Union leader stands by warning of staff layoffs
NORWALK, Conn. — A rumor has some Norwalkers believing that 35 Norwalk Public Schools teachers were axed in one day, under the public’s radar screen.
“That information is inaccurate,” NPS Media Relations Specialist Emily Morgan said.
On May 16, Norwalk Federation of Teachers President Mary Yordon spoke to the Board of Education and predicted that 35 NFT members will be “uprooted from their positions and impacting their colleagues, their school teammates, their students, and all of their network of support.”
NPS has been working to slash its plans for the upcoming school year by $18.9 million, to meet the funding allocated by the City.
The gap decreased recently as NPS Chief Financial Officer Lunda Asmani announced $4.1 million that can be directed to the budget, about $2.5 million from budget carryover and $1.6 million more from the State than anticipated.
Another $2.5 million is expected in American Rescue Plan Act (ARPA) funds, a plan developed by Mayor Harry Rilling and approved by the Common Council. Norwalk Chief Financial Officer Henry Dachowitz said the ARPA funds will go toward one-time expenses for the district. Asmani said it’s mostly supplies that aren’t purchased every year.
The Board of Education will vote on its final budget at next Tuesday’s meeting, Morgan said Monday.
Yordon said, “I think my statement to the Board’s May Business meeting is still valid. The NFT may have more to say at a later date. The process is still underway with many notifications still to be made to individuals.”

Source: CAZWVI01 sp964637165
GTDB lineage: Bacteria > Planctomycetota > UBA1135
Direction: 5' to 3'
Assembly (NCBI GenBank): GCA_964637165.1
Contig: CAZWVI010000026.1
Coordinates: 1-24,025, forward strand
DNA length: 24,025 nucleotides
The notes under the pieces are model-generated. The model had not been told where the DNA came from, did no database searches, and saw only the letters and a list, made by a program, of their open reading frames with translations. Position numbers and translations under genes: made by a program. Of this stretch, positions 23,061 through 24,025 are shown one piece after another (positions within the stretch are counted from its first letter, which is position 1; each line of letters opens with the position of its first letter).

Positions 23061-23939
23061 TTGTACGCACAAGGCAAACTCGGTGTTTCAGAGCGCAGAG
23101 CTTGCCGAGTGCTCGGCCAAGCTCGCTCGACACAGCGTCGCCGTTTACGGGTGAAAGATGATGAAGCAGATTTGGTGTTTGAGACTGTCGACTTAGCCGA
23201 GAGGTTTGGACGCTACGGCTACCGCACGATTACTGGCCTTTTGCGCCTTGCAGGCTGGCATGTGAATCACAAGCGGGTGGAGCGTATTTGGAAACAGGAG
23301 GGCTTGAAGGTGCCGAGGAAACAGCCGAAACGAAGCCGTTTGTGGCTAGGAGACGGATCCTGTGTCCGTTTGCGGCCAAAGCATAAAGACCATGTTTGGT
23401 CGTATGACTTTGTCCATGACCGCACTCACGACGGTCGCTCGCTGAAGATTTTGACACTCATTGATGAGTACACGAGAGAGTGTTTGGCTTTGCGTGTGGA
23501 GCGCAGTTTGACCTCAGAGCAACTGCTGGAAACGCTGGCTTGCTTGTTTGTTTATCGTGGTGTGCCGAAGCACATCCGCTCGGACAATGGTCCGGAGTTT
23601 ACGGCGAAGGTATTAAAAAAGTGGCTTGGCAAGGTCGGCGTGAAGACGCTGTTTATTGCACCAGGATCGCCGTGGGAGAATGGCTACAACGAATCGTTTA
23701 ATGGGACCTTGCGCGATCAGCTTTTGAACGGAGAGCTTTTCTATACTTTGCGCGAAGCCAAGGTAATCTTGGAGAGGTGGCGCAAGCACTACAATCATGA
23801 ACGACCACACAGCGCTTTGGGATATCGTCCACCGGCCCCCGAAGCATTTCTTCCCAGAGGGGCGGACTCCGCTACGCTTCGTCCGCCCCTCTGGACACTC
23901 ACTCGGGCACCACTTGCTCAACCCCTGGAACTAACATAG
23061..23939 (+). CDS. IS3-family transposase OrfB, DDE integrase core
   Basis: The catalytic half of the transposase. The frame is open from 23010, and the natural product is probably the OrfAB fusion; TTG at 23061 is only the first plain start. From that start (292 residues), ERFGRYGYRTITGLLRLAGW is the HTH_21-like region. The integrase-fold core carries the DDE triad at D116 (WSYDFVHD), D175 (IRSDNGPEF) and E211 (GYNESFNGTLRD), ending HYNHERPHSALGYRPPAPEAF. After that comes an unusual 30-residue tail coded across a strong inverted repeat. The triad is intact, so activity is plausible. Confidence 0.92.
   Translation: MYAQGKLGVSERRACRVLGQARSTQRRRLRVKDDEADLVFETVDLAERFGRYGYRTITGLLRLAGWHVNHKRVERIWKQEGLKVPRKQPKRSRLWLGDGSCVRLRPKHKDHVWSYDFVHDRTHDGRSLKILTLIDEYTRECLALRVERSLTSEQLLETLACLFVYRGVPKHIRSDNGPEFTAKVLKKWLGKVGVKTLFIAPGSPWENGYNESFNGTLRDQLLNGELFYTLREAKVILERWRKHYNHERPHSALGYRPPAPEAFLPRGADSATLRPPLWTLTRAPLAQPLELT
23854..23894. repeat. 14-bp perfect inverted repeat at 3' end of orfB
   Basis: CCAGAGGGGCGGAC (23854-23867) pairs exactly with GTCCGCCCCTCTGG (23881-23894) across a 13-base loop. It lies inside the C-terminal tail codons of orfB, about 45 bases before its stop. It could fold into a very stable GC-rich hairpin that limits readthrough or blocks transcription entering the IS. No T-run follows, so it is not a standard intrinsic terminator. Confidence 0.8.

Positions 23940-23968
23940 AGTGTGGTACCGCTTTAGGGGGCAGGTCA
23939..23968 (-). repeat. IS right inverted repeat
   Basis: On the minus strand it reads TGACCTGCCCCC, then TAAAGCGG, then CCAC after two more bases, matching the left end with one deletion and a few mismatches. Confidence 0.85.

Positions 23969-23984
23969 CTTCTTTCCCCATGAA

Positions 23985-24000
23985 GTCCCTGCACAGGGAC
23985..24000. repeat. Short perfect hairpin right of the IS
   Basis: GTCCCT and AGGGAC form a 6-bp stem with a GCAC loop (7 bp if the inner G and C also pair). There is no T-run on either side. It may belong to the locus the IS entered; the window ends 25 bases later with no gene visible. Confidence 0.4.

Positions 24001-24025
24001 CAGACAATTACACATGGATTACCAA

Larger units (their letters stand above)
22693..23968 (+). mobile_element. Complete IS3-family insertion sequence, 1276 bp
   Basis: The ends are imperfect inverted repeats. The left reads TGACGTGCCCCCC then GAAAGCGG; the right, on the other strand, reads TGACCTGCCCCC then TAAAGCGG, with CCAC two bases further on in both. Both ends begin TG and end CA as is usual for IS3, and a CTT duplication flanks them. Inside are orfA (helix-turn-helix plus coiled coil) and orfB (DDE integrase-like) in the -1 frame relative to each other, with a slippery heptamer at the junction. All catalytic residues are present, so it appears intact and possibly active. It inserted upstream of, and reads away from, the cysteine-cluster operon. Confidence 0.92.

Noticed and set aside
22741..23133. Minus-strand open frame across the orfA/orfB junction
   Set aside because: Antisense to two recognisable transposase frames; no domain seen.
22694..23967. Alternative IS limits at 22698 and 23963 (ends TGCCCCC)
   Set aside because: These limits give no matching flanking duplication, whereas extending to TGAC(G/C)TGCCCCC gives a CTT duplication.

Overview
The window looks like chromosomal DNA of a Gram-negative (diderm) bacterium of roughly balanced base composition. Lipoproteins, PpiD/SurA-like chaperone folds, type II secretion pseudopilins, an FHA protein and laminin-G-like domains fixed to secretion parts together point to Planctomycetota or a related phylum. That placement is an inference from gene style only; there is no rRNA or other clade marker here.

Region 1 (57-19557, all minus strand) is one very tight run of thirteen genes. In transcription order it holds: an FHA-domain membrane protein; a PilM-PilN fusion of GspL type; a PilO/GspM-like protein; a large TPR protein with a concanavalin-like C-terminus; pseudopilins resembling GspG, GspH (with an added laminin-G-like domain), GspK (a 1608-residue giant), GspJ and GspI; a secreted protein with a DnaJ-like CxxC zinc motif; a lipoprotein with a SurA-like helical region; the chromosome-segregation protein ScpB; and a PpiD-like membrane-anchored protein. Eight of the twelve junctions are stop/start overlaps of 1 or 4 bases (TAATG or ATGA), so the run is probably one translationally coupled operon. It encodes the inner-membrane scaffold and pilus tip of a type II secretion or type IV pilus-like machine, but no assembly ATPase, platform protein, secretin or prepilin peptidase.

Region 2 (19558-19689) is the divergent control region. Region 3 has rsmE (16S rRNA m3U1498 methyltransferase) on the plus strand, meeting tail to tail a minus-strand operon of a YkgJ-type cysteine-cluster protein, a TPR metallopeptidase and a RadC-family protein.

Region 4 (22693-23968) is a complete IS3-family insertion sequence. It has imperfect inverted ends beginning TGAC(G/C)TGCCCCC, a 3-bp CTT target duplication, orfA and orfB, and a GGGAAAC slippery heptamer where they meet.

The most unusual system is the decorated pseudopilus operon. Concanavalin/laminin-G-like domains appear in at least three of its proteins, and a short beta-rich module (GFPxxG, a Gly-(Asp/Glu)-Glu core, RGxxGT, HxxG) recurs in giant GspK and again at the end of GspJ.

Yordon’s full statement from the May 16 BoE meeting:
“Reduction in Force is a challenging process in any year. This is when individuals are shifted from role to role, or building to building, or exited from district employment due to the changing funding, enrollment, legislation, or other priorities. We follow a painstaking process. It is hard, but it is usually purposeful with a set process, and priorities that are established by the Board. One of the worst years was when we implemented the cuts associated with middle school redesign. We didn’t agree it was a good idea, but at least we understood that there was a plan and an awareness at the Board level of the upheaval involved.
“This year has been the most troubling of any reduction in force that I’ve been involved with as a union leader. Thirty-five NFT members will be uprooted from their positions, including key roles like mental health professionals. The school-based budget decisions have resulted in serious programmatic changes. The cuts involve highly skilled, certified professionals with many years in the district as well as newer hires. We are eliminating certain programs and key positions without public discussion or hearing our elected leaders weigh in.
“In other years, members of the Board of Education kept a watchful eye and refused to allow the elimination of Latin in our high schools. They fought to maintain quality music instruction, and student-facing roles were carefully preserved as much as possible. These were during lean budget years.
“There are no easy decisions, but a better plan is needed to provide appropriate conditions of professional practice. We attempted to save the district millions in an insurance plan, but that fell through at Central Office.”
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